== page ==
None of the academic support staff is going to speak with you, Dan, because we don't believe you are honest. Your reporting, while gaining the attention of BusinessWeek and New York Times, has hurt good people. You, Dan, have hurt people with your clever conjecturing and insinuating and manipulating of the facts. Some people still maintain the romantic conception of the journalist as public servant. That conception died for me a while ago, and you were among the journalists most responsible for killing it.

Kane replied that I am much nicer over the phone than in emails.

Where Do We Go From Here?

In The Education of Henry Adams, published in 1918, Adams declared, "Practical politics consists in ignoring the facts." Nearly a century later, we may revise Adams's statement to say, "Practical journalism consists in ignoring the facts."

Some among the UNC community are ready to forget the AFAM/AFRI scandal once the Wainstein Report is released and the NCAA concludes its investigation, regardless of the outcome. However, I believe we have an obligation to ourselves and to society not to forget. If, as I expect, the Wainstein Report mostly confirms the conclusion of the Martin Report—that the paper classes were not the manifestation of an insidious athletics scandal—then we must recognize that individuals within our community as well as the community as a whole have been the victims of widespread journalistic misconduct. Lest anyone doubt that, remember the February 27 BusinessWeek cover page below.

My experience the past seven months has convinced me that, as citizens, we must hold the media accountable for their failure to report the truth. Too many in the media are not conducting themselves responsibly, and the consequences for society are too grave to ignore. A functioning democracy requires informed citizens. When we are subject to continual misinformation, we cannot make sound decisions for ourselves and our communities.

Numerous examples of journalistic malpractice, ranging from complacence to misconduct, have surfaced in recent years. Writer Luke O'Neil published an excellent column last week in Playboy (no, I do not typically peruse that magazine for either the pictures or the articles), titled "We Can't Handle the Truth: Digital Journalism's Lack of Standards," in which he cogently articulated the problem as follows:

Why do websites of otherwise trustworthy news organizations stoop to such lows? Because journalism’s digital business model, which forces outlets to compete for the same ad space with the most irresponsible websites on the internet, has created a new reality. Journalists, without the time or wherewithal to carry out a bare minimum of investigation under an unprecedentedly short news cycle, are forced to chase viral clicks and the pennies they bring, posting stories engineered toward “virality” to court their new social-media kingmakers. Once, credibility was the linchpin of journalism. Today, as dubiously sourced stories multiply, it’s an afterthought.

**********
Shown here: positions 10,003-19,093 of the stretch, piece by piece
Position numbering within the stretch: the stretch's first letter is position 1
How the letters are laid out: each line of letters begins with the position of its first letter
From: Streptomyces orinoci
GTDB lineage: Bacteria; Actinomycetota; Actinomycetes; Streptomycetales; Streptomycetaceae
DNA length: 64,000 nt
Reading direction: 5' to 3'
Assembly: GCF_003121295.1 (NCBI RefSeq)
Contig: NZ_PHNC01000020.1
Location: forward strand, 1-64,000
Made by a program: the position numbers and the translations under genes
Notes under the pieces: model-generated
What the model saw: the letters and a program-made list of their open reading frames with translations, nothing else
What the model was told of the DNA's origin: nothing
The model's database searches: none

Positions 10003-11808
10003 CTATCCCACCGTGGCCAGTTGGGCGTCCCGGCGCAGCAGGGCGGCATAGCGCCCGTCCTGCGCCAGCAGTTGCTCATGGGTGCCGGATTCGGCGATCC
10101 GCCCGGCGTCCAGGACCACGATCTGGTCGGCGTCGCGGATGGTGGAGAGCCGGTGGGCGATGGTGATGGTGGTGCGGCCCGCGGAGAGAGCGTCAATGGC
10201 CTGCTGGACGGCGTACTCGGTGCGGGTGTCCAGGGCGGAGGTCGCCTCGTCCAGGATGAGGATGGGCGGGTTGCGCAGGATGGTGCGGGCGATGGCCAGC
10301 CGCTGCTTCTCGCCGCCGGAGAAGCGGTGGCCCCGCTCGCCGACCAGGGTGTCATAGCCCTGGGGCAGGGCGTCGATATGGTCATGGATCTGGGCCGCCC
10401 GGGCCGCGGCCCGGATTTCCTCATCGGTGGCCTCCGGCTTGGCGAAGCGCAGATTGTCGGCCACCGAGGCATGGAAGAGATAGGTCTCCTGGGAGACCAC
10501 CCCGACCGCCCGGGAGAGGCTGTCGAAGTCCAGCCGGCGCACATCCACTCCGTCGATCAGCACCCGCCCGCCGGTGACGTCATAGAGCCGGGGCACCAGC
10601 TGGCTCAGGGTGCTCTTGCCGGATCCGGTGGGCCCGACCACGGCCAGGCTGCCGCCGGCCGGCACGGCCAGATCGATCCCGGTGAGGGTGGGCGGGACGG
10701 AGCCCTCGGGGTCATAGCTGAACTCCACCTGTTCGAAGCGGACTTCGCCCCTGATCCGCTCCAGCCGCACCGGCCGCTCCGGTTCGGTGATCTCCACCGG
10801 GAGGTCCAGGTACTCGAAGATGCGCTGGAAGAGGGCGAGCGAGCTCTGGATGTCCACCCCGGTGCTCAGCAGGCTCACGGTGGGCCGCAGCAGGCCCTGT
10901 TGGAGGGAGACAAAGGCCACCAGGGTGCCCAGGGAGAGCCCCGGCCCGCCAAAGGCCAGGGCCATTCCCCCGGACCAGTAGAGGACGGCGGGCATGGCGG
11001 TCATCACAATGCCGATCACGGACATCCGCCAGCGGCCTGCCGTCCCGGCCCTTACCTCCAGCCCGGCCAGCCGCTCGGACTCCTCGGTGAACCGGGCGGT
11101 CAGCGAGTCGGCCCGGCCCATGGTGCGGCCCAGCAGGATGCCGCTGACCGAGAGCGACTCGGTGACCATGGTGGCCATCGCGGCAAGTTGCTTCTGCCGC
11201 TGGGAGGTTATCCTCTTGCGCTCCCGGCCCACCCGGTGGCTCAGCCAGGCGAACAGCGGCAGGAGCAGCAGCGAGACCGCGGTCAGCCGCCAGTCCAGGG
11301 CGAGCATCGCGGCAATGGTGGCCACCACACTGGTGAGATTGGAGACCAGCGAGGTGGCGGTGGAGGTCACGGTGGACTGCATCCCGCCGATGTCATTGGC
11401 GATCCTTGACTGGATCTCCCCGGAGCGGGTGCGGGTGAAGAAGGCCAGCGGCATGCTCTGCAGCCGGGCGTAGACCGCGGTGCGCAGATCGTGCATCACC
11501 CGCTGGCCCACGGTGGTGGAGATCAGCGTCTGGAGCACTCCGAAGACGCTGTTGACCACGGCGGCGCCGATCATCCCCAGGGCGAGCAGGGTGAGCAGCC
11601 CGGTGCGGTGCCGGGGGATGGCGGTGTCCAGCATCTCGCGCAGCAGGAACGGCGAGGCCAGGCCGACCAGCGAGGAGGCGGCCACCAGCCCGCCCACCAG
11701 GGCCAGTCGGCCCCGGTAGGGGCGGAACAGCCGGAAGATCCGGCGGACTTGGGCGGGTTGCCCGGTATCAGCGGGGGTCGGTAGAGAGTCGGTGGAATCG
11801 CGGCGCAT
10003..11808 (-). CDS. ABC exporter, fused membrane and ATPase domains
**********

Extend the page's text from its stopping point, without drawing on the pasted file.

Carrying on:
Sports journalism seems especially vulnerable to malpractice. Of course, readers of this blog are no doubt familiar with the example Yahoo! Sports writer Pat Forde provided this summer, when he used the term hazing to sensationalize a story about an altercation between UNC football players. Another example recently making news was the ESPN Outside the Lines story that misrepresented text messages from Baltimore Ravens owner Steve Bisciotti to Ray Rice, sensationalizing the report that Bisciotti attempted to bribe Rice. Even more shameful is the example from the story that Sports Illustrated (SI) published last year depicting rampant improprieties in the Oklahoma State football program. Soon after the story was published, ESPN's Brett McMurphy quickly discovered several inaccuracies, resulting from the SI writers' utter failure to verify allegations.

Involving sports, the most egregious example of the media's bias toward sensationalism is the entrenched narrative that Joe Paterno was involved in a cover-up of Jerry Sandusky's heinous acts of child sex abuse. Until earlier this year, I had accepted the media's narrative about Paterno's culpability. However, considering my experience watching the media sensationalize the culpability of athletics in the UNC scandal, I decided to examine the facts of the Penn State scandal more closely. Without question, Jerry Sandusky's crimes were horrific, and I quiver just thinking about them. Sandusky's depravity notwithstanding, I am now convinced Paterno (and Graham Spanier) was unfairly castigated, and many others have been recognizing the same, as more facts about that abhorrent story are uncovered. The Penn State narrative is changing, and the media is being held accountable. I recommend the documentary film 365 Days: A Year in Happy Valley for a counter-narrative about what happened at Penn State and how the Penn State community has responded.

As has been the case with the Penn State scandal, the media's narrative about the UNC scandal is that athletics success trumped institutional integrity, leading to insidious malfeasance. Although I am not so naïve to believe UNC athletics is blameless, I do not believe the media's narrative of systemic corruption. I have met too many good people affiliated with UNC athletics to believe that narrative.